Sunday, 13 July 2014

LibreSSL crypto library leaps from OpenBSD to Linux, OS X

Snipped the good bits fro The Reg. Link at the bottom:

The OpenBSD project has released the first portable version of LibreSSL, the team's OpenSSL fork – meaning it can be built for operating systems other than OpenBSD.

The LibreSSL project, which aims to clean up the buggy and inscrutable OpenSSL code, was founded about two months ago by a group of OpenBSD developers, so it only makes sense that getting it running on that OS would be their priority.


The LibreSSL developers have also worked to get OpenSSL's unorthodox and inconsistent source code into "kernel normal form" (KNF), a standard C coding style used by the OpenBSD project.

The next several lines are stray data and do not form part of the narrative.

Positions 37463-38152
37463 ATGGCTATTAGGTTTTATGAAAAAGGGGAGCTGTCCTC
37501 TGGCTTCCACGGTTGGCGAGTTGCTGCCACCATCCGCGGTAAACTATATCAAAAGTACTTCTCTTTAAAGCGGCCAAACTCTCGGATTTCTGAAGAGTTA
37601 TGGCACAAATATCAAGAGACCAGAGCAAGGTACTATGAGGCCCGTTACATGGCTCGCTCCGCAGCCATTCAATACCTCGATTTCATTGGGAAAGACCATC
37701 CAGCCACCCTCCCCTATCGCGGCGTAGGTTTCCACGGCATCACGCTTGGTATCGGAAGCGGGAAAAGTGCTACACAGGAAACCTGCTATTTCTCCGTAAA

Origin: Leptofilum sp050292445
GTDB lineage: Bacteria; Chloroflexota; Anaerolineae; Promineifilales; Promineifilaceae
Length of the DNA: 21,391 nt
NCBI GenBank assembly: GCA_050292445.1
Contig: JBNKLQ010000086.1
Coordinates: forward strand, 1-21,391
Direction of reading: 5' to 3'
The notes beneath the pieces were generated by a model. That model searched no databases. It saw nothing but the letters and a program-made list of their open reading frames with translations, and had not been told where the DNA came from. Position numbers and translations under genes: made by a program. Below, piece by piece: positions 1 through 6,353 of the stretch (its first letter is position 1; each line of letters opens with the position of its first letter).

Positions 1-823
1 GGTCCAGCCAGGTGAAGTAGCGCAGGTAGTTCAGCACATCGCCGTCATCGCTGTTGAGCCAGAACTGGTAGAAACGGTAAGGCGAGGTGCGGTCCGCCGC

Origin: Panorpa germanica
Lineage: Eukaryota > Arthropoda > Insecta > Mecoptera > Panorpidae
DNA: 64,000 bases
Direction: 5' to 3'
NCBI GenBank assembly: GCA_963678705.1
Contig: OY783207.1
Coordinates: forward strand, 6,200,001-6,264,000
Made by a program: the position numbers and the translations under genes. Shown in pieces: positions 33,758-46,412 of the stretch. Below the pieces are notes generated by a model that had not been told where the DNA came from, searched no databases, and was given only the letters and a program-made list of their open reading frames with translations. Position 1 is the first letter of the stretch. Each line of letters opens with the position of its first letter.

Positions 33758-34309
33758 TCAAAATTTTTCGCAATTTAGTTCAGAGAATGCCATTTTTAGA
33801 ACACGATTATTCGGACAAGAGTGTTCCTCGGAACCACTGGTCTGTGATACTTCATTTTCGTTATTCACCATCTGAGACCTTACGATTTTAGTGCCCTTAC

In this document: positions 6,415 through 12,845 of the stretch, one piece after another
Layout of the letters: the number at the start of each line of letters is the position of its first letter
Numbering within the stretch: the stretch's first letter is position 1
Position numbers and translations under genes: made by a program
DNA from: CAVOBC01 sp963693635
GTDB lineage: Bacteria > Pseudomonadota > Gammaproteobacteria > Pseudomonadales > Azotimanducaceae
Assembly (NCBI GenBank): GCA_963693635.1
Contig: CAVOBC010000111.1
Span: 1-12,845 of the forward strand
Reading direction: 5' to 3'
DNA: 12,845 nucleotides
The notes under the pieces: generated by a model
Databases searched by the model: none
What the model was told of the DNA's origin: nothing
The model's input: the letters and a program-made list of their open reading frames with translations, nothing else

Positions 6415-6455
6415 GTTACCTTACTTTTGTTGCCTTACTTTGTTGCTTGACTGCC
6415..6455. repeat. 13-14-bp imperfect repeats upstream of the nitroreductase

In addition, although the goal of the LibreSSL project is to create a secure, drop-in replacement for OpenSSL, the developers have also tried to undo some of the OpenSSL developers' more ill-advised design decisions.

For example, the OpenSSL library relies on a quirky custom memory-management layer that behaves in strange ways, which makes it impossible to audit the code with tools designed to flag memory management problems. The LibreSSL team has been replacing this code with new routines that use memory allocation routines from the standard C library, making it far easier to spot bugs.